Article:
Eat up, kids! It’s good for you!
PLAYERS: 1-2 alternating
PUBLISHER: Virgin Interactive
DEVELOPER: Virgin Interactive
RELEASE DATE: February 1992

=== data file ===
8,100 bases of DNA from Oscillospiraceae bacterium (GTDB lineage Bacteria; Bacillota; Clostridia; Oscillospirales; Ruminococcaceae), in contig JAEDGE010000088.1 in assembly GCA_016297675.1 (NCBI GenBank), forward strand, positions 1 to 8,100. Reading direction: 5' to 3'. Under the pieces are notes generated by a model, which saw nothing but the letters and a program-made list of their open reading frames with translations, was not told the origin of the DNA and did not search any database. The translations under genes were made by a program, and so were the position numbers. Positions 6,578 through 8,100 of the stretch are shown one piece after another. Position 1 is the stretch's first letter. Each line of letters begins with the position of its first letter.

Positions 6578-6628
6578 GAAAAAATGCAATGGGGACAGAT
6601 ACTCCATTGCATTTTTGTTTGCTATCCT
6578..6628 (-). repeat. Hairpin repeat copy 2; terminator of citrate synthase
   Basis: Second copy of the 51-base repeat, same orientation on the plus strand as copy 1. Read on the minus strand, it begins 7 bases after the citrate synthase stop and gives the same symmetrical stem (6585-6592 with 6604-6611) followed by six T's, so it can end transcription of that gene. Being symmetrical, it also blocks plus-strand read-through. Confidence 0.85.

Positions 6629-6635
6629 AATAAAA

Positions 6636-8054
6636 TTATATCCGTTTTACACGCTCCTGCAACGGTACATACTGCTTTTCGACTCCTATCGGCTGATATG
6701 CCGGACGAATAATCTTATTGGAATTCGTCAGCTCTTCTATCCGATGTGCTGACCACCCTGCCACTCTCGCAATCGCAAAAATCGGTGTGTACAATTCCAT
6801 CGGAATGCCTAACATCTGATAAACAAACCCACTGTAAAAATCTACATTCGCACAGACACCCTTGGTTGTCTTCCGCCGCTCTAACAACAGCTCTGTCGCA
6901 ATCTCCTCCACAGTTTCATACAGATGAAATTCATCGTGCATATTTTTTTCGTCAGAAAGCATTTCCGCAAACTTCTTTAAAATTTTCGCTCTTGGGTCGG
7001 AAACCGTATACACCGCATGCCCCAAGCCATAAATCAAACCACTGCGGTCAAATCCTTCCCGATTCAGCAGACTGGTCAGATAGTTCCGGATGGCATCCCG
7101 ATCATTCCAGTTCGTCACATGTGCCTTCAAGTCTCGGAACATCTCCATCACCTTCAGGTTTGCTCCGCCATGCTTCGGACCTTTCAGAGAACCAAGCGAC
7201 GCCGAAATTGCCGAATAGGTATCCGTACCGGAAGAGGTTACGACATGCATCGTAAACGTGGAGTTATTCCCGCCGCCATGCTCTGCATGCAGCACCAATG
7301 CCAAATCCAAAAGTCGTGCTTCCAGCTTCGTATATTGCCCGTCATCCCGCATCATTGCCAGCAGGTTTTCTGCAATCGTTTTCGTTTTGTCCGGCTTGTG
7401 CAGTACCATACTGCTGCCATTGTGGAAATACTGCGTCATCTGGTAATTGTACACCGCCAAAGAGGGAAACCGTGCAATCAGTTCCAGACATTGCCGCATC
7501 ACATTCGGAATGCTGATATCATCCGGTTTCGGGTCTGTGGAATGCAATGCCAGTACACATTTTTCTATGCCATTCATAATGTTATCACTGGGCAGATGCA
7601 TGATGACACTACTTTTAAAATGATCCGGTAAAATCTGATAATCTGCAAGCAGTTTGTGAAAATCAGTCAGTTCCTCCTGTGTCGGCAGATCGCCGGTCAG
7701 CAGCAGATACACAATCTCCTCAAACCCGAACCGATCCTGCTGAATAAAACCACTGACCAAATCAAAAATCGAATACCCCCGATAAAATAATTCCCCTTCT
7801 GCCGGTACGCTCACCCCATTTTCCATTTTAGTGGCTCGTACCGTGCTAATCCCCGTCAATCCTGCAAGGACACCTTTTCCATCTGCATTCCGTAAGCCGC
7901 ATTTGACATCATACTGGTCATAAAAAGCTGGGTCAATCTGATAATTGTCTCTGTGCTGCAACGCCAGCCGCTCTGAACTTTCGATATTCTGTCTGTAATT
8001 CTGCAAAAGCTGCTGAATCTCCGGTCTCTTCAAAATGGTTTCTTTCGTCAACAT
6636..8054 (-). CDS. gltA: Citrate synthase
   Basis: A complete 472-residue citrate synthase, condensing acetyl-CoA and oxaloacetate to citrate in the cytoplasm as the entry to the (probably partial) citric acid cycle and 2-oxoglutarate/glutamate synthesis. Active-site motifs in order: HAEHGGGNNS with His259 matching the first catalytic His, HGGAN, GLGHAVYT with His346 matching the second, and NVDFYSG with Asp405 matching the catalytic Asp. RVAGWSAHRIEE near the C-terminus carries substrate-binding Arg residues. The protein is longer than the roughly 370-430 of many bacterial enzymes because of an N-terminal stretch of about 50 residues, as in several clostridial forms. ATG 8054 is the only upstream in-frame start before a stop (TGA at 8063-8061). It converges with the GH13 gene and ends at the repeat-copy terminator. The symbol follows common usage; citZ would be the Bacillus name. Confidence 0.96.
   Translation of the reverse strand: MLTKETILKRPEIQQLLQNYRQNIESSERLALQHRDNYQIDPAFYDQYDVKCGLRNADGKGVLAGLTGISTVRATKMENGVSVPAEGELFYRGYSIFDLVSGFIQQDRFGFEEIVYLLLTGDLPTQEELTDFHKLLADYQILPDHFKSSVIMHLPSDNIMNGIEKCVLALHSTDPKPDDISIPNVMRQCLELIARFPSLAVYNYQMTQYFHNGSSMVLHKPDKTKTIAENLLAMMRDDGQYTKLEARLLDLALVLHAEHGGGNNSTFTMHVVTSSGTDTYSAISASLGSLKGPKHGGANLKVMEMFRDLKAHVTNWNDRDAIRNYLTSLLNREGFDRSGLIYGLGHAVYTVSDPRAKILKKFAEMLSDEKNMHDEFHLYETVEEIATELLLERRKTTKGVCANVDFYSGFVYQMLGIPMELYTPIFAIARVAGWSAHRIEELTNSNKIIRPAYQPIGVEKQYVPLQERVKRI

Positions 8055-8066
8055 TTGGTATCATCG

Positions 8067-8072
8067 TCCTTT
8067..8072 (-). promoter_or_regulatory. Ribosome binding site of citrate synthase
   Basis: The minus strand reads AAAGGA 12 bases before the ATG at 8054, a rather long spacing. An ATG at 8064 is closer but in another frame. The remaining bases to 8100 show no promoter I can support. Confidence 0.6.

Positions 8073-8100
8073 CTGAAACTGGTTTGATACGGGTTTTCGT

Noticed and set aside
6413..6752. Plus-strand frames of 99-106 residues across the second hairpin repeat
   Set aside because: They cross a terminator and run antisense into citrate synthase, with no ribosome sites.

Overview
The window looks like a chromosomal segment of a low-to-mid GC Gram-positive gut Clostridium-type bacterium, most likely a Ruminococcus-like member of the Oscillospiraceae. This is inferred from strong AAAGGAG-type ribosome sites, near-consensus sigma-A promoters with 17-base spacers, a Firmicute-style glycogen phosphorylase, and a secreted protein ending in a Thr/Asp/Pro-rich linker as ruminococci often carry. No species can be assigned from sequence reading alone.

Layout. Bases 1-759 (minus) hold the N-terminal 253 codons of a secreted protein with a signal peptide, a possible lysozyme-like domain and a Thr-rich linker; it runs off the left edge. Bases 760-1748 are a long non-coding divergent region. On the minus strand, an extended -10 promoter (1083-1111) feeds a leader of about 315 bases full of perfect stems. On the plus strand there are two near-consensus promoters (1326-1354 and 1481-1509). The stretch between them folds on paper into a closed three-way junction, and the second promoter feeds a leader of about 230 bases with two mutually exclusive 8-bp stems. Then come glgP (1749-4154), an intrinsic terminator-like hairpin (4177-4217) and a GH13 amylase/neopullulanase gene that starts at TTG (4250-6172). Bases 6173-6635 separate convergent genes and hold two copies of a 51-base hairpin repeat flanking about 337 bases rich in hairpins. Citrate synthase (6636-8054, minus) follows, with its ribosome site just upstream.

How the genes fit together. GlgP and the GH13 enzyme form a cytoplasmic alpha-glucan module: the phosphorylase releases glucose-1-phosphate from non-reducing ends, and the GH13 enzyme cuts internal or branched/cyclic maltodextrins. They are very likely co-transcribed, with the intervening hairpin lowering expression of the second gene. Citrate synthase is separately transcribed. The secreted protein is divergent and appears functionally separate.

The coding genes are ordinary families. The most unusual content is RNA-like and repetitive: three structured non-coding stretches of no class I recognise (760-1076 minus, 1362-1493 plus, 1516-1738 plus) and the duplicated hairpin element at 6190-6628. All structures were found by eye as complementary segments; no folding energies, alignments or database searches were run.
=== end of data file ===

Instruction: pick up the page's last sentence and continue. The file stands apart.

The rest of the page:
Contrary to the title of the game, the kid protagonists are not emcees. They do not spit fat rhymes or drop hot beats, but they do eat a lot of ice-cold fries and red-hot meats. These M.C. kids are so enraptured with McDonalds food that Ronald McDonald hires them to find his Magic Bag, stolen by none other than the Hamburglar. The structure of McDonaldLand bears a striking resemblance to the world structure of Super Mario Bros. 3, to the point where toadstool-esque platforms protrude from the ground for you to stand on; I suppose Ronald’s architects were in touch with Bowser’s on that one. For you to progress, you have to acquire a certain number of cards in each world. Levels are fairly linear, but large enough to warrant repeat play sessions, find hidden bonus stages and what not. There are floating ‘M’s around each stage and if you collect a hundred, you’re rewarded with an extra life. It’s your typical 8-bit platformer, obviously inspired by Mario, but greased and salted with mild McDonald’s references and an exploratory flavor all its own. It’s much, much better than one would think. I was ready to stick a fork in M.C. Kids and call it good, but the levels are fun to play and there’s a surprising amount of challenge for a supposed kids game. If you like McDonalds food, you’ll enjoy M.C. Kids. If you don’t like McDonalds food, don’t worry: M.C. Kids doesn’t try to cram itself down your throat and pretend your stomach can digest it.